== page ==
It’s been months, and I still can’t say it.
I can say, “I’m,” and I can say, “pregnant,” but so far I haven’t managed to say them in sequence. Instead I default to, “I’m 14 weeks.” Or to close friends I say, “I had a transfer at the end of March, and so far things are going well.”
Or in the case of telling my parents, I just handed them my most recent ultrasound pictures, and I let them figure it out.
Unfortunately for me, my therapist picked up on my evasion the other day, and within minutes, she was trying to make me parrot her words: “I’m pregnant, and I’m scared.”
She tried to make me say it, but she failed, and instead I spent the hour explaining to her why therapy is bullshit. I developed a very sound, four-pronged argument:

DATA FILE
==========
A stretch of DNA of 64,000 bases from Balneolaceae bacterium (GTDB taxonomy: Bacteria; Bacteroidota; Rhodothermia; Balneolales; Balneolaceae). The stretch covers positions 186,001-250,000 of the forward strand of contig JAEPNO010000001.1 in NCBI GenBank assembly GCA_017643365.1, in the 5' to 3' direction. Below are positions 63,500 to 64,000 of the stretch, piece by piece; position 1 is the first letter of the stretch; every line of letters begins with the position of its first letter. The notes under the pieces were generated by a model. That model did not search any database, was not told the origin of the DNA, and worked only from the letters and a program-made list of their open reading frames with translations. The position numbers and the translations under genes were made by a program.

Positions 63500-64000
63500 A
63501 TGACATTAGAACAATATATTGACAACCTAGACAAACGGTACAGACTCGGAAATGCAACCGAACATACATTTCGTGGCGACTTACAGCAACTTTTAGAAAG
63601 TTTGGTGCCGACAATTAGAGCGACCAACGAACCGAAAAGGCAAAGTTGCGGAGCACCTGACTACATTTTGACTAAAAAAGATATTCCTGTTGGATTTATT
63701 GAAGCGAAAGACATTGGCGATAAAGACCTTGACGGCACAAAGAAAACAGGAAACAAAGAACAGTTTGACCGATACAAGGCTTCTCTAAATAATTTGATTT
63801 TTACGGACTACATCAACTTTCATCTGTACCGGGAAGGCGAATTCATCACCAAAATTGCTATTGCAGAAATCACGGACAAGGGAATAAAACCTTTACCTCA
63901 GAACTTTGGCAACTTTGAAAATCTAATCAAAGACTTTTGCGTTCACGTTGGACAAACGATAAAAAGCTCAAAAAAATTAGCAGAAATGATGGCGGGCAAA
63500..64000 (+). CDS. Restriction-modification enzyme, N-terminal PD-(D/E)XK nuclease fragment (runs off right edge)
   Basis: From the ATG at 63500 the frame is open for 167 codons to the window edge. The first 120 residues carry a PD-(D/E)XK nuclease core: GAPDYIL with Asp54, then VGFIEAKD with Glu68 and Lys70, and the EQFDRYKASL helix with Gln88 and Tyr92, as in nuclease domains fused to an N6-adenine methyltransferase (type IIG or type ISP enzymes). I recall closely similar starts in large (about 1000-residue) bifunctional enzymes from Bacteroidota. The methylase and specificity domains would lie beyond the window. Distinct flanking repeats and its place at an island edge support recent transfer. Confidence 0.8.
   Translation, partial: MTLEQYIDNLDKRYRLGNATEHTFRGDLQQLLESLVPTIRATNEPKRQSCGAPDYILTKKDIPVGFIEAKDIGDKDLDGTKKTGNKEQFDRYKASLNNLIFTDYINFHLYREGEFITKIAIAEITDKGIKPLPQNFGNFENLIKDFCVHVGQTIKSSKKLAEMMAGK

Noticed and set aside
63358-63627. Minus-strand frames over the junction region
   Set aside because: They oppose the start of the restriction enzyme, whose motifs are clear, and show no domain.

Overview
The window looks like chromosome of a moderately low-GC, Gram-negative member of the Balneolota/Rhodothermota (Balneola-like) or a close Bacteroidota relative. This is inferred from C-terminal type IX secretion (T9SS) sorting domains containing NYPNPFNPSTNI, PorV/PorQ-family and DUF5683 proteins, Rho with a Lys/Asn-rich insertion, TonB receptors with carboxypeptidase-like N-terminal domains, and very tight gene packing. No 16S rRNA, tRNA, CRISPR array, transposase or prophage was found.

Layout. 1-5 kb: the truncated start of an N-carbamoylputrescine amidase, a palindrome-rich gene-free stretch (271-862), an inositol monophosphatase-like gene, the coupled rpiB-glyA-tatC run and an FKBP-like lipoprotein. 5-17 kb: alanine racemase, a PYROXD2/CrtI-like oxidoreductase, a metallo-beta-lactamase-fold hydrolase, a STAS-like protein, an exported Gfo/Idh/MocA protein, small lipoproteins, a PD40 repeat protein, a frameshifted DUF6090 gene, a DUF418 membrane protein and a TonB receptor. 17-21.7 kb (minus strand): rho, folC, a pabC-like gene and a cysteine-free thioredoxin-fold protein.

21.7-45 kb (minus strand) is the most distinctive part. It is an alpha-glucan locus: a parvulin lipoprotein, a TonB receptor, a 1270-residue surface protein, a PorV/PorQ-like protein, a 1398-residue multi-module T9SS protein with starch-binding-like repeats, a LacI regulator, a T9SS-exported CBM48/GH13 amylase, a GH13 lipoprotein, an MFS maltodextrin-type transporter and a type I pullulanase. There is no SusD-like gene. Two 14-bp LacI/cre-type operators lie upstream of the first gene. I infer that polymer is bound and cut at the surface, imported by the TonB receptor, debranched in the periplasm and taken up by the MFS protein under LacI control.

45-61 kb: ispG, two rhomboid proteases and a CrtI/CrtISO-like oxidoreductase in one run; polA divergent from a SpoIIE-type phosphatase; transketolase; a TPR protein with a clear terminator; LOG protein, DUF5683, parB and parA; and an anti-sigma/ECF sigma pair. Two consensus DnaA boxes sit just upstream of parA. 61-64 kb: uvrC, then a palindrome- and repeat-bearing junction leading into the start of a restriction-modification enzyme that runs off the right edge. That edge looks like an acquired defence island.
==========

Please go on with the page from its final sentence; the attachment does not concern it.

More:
- The more I let myself feel, the harder I’ll fall if something goes wrong, so denial is a sounder approach in this situation.
- If the Buddhist goal is to practice non-attachment, then isn’t my way better?
- Why bother feeling one way or another if it won’t change the outcome?
- I don’t want to.
She had rebuttals.
- If I do end up “falling,” then my denial will only make the fall harder. She argued that if something bad happens, then I’ll have to process both the pregnancy and the pregnancy loss at the same time, and that would make the pain more profound.
- Non-attachment doesn’t mean not feeling. Non-attachment means accepting the situation for what it is – including my feelings.
- It’s true that feeling one way or another won’t change the outcome, but it will inhibit the experience of a positive outcome. I can only feel as much joy as I can grief, so if I want to open my heart to happiness (and love and bonding), then I also have to open my heart to fear.
- Of course I don’t want to. That’s because I’m pregnant and I’m scared.
Ugh. Stupid therapy.
(PS: Since denial about this pregnancy obviously extends to my inability to blog with any regularity, I’ve been posting brief updates here, which I thought I’d mention in case you’re interested.)